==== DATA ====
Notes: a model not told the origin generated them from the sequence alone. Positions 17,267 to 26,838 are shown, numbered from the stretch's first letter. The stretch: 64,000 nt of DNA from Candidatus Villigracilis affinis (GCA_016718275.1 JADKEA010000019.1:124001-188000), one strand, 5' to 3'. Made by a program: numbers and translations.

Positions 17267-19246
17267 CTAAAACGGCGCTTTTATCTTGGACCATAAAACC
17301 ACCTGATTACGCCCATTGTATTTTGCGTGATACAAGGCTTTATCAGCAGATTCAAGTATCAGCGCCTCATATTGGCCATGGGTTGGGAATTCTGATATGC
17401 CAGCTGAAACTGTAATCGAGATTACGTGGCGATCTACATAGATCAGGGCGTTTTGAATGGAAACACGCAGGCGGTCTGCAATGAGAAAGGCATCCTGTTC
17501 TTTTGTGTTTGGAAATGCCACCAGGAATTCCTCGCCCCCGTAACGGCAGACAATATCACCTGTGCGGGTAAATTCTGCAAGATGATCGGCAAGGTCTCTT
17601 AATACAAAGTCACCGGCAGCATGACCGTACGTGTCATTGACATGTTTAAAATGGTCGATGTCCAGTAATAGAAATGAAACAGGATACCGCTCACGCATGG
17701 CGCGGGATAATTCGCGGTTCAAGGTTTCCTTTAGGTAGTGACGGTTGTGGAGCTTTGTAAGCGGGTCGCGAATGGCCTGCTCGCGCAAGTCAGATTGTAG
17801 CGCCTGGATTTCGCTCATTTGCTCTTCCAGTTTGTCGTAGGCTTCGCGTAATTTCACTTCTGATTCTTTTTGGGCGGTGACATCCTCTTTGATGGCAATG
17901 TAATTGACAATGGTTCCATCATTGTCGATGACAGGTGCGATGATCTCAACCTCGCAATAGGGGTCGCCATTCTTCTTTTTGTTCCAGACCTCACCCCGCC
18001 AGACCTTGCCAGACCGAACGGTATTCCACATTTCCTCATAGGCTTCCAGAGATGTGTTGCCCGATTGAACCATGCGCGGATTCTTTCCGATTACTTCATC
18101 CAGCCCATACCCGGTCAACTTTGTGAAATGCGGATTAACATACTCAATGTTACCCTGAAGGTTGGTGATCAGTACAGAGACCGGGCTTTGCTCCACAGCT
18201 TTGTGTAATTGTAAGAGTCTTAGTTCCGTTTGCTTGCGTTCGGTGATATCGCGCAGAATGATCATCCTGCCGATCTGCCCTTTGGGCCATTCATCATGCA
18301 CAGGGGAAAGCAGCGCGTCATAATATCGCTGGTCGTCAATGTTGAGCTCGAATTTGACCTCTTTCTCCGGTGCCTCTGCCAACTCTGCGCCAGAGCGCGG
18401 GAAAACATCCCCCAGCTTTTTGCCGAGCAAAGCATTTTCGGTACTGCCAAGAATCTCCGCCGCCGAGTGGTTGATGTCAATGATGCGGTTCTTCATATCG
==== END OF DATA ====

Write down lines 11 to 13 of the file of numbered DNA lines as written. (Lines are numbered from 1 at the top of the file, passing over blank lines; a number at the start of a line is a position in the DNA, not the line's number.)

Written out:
18001 AGACCTTGCCAGACCGAACGGTATTCCACATTTCCTCATAGGCTTCCAGAGATGTGTTGCCCGATTGAACCATGCGCGGATTCTTTCCGATTACTTCATC
18101 CAGCCCATACCCGGTCAACTTTGTGAAATGCGGATTAACATACTCAATGTTACCCTGAAGGTTGGTGATCAGTACAGAGACCGGGCTTTGCTCCACAGCT
18201 TTGTGTAATTGTAAGAGTCTTAGTTCCGTTTGCTTGCGTTCGGTGATATCGCGCAGAATGATCATCCTGCCGATCTGCCCTTTGGGCCATTCATCATGCA